Participant blames RQ for council’s discrimination against greyhounds

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A QUEENSLAND trainer has slammed Racing Queensland for its lack of support as more and more participants feel the pinch from councils which are cracking down on the licensing of greyhounds and properties in the state.

Last month Australian Racing Greyhound reported that the Lockyer Valley Regional Council had commenced an approved selective inspection program across several areas, including the industry-dense suburb of Churchable, to identify properties were unregistered dogs were being kept.

The crackdown has the potential to drive many participants out of the sport as they face exorbitant costs to register their animals and re-classify and register their racing properties. However, Australian Racing Greyhound has now learned that the problem is wide-spread in Queensland after a Bundaberg trainer reached out during the week to vent her frustration with RQ’s lack of support.

Back in 2012, Louise Cameron and Steve Bland spent $20,000 registering their 20-acre rural property for 12 race kennels and six house pets.

Since then, the couple have built an additional six kennels. The Bundaberg council then informed the couple they would have to re-apply for a larger licence on their property, however their application was recently rejected by the council, as was their appeal, meaning another $20,000 has gone down the drain.

Cameron said they now have no idea what to do with their property, with the only other way to seek property approval being a lengthy and expensive court process.

“We don’t know what to do – we have to find an extra $30-50,000 for six extra kennels. That’s money we don’t have,” Cameron told Australian Racing Greyhound.

“If we want to go further and take them to court we need to hire a sound engineer for $15,000, a town planner for $10,000 plus a lawyer which would cost another $15,000.

“We are hobby trainers. Greyhound racing is not our business – the only money we make out of our dogs is enough to feed them.

“We aren’t looking to keep hundreds of dogs. We just want six extra kennels on our 20-acre property – keeping in mind we also own the 19-acre property next door too.

“If you can’t have 24 dogs on a 20-acre property where can you have them?”

Cameron believes the Council are only targeting greyhound racing participants and has blamed Racing Queensland for its lacklustre approach towards the sport over the past few years.

“I think the council’s attitude stems from a few years ago with the live-baiting scandal and everything that happened up here,” she said.

“Racing Queensland stuffed up with that by not supporting and standing up for the good people in the industry back then.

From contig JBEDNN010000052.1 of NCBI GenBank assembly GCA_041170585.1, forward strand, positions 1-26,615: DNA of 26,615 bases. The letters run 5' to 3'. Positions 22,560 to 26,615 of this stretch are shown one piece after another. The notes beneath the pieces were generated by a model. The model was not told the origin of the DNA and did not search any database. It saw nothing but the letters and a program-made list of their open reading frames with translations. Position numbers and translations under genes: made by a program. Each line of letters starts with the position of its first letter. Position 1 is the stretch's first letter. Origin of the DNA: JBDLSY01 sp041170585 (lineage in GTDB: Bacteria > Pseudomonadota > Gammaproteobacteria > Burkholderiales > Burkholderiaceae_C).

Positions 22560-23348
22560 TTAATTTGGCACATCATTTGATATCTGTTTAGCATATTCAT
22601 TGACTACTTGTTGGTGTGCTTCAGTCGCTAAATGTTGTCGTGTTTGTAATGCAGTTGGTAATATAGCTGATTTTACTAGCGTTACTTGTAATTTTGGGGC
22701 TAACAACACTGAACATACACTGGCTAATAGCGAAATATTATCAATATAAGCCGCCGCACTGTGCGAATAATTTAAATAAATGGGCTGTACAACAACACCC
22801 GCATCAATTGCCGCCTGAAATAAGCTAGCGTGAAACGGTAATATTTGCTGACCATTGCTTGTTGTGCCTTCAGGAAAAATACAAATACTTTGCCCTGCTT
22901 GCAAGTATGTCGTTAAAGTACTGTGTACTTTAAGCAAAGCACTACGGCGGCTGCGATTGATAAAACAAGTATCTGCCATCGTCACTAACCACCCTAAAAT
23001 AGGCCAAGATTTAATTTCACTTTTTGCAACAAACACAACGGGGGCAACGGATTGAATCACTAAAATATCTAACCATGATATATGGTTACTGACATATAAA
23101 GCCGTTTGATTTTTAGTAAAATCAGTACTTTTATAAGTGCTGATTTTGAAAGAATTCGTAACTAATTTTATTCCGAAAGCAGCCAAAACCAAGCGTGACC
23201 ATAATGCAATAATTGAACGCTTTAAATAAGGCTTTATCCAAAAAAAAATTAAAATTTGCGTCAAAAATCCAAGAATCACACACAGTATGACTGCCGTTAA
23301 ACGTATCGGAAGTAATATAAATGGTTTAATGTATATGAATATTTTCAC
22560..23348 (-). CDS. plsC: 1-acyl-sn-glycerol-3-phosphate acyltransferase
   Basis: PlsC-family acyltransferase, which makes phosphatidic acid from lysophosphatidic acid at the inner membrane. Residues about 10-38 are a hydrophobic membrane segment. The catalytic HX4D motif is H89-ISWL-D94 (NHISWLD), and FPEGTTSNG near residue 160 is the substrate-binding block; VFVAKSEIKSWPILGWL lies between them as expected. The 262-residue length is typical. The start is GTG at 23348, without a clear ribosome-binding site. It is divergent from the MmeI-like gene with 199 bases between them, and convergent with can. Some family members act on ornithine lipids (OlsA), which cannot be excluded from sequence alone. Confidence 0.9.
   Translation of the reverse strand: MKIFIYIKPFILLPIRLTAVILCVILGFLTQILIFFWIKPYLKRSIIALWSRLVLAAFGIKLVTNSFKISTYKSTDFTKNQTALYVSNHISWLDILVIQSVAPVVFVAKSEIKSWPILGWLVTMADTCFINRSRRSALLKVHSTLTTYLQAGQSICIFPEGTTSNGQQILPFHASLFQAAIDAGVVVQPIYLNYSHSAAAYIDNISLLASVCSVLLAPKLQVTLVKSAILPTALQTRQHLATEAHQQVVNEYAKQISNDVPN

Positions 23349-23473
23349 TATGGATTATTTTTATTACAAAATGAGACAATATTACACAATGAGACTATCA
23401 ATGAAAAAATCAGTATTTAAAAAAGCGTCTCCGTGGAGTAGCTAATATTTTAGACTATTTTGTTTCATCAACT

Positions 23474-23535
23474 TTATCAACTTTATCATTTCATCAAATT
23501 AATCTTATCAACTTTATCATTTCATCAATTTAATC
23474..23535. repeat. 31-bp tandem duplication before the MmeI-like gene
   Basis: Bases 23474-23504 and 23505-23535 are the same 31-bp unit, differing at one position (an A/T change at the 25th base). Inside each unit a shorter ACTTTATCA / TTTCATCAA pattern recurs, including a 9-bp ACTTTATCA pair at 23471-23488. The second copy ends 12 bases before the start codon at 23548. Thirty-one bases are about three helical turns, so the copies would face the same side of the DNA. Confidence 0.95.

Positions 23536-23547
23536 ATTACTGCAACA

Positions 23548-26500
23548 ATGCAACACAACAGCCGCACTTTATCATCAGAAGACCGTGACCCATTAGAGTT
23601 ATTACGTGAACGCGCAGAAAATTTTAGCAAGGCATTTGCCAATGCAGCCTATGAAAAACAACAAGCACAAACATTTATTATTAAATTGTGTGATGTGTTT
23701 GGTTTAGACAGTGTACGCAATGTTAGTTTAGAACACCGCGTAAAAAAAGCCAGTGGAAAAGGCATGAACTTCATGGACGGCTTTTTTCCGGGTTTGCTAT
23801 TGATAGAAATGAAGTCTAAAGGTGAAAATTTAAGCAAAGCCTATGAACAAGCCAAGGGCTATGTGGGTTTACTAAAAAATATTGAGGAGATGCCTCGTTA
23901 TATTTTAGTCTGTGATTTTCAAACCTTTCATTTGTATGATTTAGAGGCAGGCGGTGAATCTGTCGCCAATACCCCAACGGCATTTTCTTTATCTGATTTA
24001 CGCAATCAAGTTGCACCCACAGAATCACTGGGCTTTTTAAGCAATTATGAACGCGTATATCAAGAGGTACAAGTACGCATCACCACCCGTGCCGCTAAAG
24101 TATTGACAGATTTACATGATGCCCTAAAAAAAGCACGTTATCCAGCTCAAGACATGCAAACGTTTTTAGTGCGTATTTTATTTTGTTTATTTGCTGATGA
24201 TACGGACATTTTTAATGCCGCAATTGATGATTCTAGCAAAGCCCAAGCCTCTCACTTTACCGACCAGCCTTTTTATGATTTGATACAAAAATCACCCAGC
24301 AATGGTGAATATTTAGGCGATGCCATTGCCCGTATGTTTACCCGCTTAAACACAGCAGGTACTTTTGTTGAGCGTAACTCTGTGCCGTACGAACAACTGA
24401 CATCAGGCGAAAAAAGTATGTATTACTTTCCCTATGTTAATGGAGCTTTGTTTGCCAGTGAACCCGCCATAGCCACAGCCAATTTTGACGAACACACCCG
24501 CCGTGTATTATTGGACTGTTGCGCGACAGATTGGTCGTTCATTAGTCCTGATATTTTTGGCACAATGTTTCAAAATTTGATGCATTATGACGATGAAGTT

“As a result all these councils are now running away from greyhounds, but we are good people.”

Cameron says the solution to the problem is simple, but says Racing Queensland are refusing to back the greyhound racing industry, despite the sport’s wagering turnover increasing by 16.4 per cent based on a year on year comparison for the six months to the end of December 2017.

“It’s an easy fix – it could be done tomorrow.

“Racing Queensland just has to put pressure on the government and get them to take greyhounds off the dogs and cats registry and re-classify them under the animal keeping policy as racing stock.

“Race horses and trotters are classified this way – so why aren’t we? Cows, pigs and working dogs all come under the animal keeping policy.

“But the council doesn’t recognise greyhounds as a domestic dog, but they don’t recognise them as a racing or working dog either.

“When we first went through this back in 2012 we went to Racing Queensland and asked them for a letter of support to go with our application and we were told that it was our problem and that we needed to deal with them ourselves.

“We went back and asked for the same thing this time and once again we were knocked back and told that individuals need to deal with their own councils.

“Racing Queensland really needs to step up.”

Cameron says the situation has caused unnecessary pain and stress, with no solution in sight without Racing Queensland standing up for its participants.

“I sound crazy to people who aren’t in the industry – most would say just get rid of the six extra dogs. But these are pups which I bred and raised – they are just about to race now – and they are our family.

“I might have eight of 10 black dogs but I could tell you from behind which dog they are just by the way they wag their tails.

“It’s not like a business. These dogs are our everything – our kids have grown up and left home. So how could we choose six dogs to go?

“It’s gotten to the stage where we are almost suicidal and what’s scary is that without Racing Queensland coming on board I don’t think there is a solution.”

Australian Racing Greyhound contacted the Bundaberg Council for comment, however they did not respond to our requests.

We also contacted Racing Queensland and asked several questions on why RQ isn’t pushing for greyhounds to be re-classified as racing stock and what support they were offering participants – be it legal, financial or emotional.

A Racing Queensland spokesperson issued the following statement.

“Racing Queensland has been providing assistance to participants, as they seek clarification from the Lockyer Valley Regional Council in relation to local laws regarding the keeping of greyhounds.

“Racing Queensland’s first priority is the safety and wellbeing of participants and racing animals. Participants with any concerns regarding the governance of greyhound racing in Queensland are encouraged to raise those concerns with Racing Queensland.”